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Discussion Starter · #1 ·
I was thinking about running my nevegals with the tread reversed for better climbing. Has any one heard or tried this? what would the disadvantage of trying this.? Im thinking maybe your tires tread will leave quicker and less break power. Thoughts?
 

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you should have no problem with this..... you might find a bit less braking "grip" in high speed situations but this should be barely noticable. The grip advantage will highly out weigh the loss in braking force! GO FOR IT!!
 

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Discussion Starter · #3 ·
ae111black said:
you should have no problem with this..... you might find a bit less braking "grip" in high speed situations but this should be barely noticable. The grip advantage will highly out weigh the loss in braking force! GO FOR IT!!
But wouldn't this prematurely wear the tread? And would it be good for me to reverse the tread in both my front and back?
 

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I've had my bike and Nevegals for about 3 mths and have run them reversed for about a month. It is definitely better for climbing and I've seen no difference in downhill riding. (NOT downhill racing, just riding).

I've noticed no difference in braking. I've run it on dry dusty, hardpack; stony, rocky ground (mostly hill trails here, sharp rocks).

Sometimes it's slipped on uphills and has regripped quickly but when it has really broken loose on uphills/rock steps it's gone.
I haven't run it in mud yet.

It's worth a shot.
 

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Old man on a bike
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Why would you want to incur the wrath of the tire police? Everyone knows that reversing a recommended tire direction is just asking for trouble...big trouble.

"But wouldn't this prematurely wear the tread?" Is that like saying masturbation gives you fewer erections?
 

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Discussion Starter · #9 ·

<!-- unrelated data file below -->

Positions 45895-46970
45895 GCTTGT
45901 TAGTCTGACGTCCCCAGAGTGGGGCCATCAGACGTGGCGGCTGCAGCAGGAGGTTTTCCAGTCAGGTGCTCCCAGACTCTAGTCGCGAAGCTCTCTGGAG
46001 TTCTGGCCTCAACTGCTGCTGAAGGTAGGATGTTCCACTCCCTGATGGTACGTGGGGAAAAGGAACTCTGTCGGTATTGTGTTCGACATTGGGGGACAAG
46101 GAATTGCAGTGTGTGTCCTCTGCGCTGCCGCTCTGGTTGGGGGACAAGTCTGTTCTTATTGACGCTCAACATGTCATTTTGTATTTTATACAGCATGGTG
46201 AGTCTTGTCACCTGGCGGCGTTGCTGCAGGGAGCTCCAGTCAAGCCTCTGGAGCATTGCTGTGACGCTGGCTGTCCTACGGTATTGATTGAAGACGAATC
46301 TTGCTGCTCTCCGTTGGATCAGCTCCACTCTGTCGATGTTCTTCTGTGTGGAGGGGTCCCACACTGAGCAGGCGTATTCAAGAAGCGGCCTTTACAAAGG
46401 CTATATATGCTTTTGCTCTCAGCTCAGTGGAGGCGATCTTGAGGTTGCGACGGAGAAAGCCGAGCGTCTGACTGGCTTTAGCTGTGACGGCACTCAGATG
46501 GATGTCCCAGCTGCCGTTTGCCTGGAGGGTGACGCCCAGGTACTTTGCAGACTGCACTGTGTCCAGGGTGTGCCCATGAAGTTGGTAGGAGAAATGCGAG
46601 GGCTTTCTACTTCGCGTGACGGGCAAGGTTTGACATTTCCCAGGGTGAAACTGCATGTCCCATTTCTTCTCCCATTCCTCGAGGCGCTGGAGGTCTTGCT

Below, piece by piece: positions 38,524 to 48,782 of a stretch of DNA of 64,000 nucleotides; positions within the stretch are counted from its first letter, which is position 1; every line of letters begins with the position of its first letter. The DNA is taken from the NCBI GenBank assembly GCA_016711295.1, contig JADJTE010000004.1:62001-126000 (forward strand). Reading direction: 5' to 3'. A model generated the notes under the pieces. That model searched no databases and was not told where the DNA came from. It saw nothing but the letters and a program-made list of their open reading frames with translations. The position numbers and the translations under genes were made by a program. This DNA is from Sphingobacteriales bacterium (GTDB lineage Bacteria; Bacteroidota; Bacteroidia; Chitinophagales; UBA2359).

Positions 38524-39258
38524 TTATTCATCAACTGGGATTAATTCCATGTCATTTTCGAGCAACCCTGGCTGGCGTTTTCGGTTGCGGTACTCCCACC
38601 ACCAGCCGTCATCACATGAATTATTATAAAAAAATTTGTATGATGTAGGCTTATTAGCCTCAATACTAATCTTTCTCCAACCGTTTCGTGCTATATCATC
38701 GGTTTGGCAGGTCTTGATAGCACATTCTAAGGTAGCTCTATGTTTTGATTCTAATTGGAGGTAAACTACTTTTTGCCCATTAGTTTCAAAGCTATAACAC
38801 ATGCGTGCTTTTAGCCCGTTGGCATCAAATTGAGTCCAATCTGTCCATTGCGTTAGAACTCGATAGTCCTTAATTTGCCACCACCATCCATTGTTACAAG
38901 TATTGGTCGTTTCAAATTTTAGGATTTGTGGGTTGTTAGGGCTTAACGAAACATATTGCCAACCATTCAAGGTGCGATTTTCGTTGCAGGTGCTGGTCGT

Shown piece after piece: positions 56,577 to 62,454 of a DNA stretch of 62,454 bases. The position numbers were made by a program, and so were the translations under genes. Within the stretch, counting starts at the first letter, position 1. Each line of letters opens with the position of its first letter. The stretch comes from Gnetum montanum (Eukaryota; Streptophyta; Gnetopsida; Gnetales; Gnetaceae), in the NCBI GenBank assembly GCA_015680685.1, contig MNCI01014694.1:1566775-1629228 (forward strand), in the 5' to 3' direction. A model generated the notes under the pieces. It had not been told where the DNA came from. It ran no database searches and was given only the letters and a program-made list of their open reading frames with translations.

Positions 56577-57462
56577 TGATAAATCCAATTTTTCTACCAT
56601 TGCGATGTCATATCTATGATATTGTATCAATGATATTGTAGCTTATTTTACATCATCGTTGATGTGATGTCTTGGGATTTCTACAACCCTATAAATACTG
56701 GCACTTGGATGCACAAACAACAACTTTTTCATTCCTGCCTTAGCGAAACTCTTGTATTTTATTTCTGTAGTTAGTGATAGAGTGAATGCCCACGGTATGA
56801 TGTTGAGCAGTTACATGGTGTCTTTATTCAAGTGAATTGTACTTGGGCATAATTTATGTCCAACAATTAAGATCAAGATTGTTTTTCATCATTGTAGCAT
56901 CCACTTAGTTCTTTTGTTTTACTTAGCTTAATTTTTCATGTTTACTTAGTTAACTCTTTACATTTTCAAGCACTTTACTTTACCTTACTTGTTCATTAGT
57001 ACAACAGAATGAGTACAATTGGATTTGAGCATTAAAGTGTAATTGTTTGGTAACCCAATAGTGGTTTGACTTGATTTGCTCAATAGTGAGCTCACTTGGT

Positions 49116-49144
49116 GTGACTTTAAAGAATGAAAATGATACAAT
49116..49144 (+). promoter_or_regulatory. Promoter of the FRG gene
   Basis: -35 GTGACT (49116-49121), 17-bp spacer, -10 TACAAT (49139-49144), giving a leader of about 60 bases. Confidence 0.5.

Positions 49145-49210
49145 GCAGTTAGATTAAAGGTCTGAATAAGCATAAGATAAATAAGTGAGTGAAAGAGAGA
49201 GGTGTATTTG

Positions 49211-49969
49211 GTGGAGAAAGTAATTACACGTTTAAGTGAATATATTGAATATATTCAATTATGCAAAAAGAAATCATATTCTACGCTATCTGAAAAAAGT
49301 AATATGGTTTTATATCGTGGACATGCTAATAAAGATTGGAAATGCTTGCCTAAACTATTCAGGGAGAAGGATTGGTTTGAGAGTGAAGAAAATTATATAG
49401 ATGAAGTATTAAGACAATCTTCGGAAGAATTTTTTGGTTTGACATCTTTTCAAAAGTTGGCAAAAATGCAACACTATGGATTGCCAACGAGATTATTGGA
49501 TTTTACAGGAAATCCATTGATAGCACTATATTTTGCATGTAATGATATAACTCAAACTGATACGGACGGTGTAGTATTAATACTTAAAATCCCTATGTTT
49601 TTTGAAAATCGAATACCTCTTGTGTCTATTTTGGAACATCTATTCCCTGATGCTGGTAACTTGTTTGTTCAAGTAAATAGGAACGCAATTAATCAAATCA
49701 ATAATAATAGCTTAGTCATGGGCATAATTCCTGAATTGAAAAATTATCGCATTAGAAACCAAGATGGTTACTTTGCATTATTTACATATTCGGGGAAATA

Bikinfoolferlife said:
Why would you want to incur the wrath of the tire police? Everyone knows that reversing a recommended tire direction is just asking for trouble...big trouble.

"But wouldn't this prematurely wear the tread?" Is that like saying masturbation gives you fewer erections?[/QUOTE
I mean I was told that it wares down the tread to much and I was wondering if any one has experience with this.
 

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Discussion Starter · #10 ·
well I acutely looked at kendas web site and they said kendas are designed to run forward and climbing is just a good normal direction and they for every reason are designed to roll best with the normal direction
 

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The White Jeff W
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six foot sloth said:
well I already sealed them up and every thing. But you suggest that I only reverse the rear. Why not the front?
For the front you want the ramped end of the center block pointing forward. Gives you better rolling resistance and better braking. In the rear you want the ramped end facing rearward for better climbing traction. Most of your braking should be done in the front so it wont hurt braking as much as it will help climbing.

I run Nevegals and Panaracer Rampages this way.
 

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Discussion Starter · #12 ·
well I acutely looked at kendas web site and they said kendas are designed to run forward and climbing is just a good normal direction and they for every reason are designed to roll best with the normal direction
 

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Ride the dream
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Bikinfoolferlife said:
Why would you want to incur the wrath of the tire police? Everyone knows that reversing a recommended tire direction is just asking for trouble...big trouble.
Nonono - the tire police would tell you to get a tire without ramps (or atleast something with enough grip) in the first place! :thumbsup:
If you need more grip, get something with more grip. If you need something without ramps in the drive direction, get something without ramps.

You should not have to reverse a tire and compromise its braking grip when you could just get something that has enough drive traction in the first place.

Yes, your braking should be primarily done with the front (so dont reverse the front), so reversing the back shouldnt hurt so much (if you're just using the rear brake to initiate slides then it might even be beneficial to reverse the rear), but it still seems like a compromise that should not be neccessary.
 
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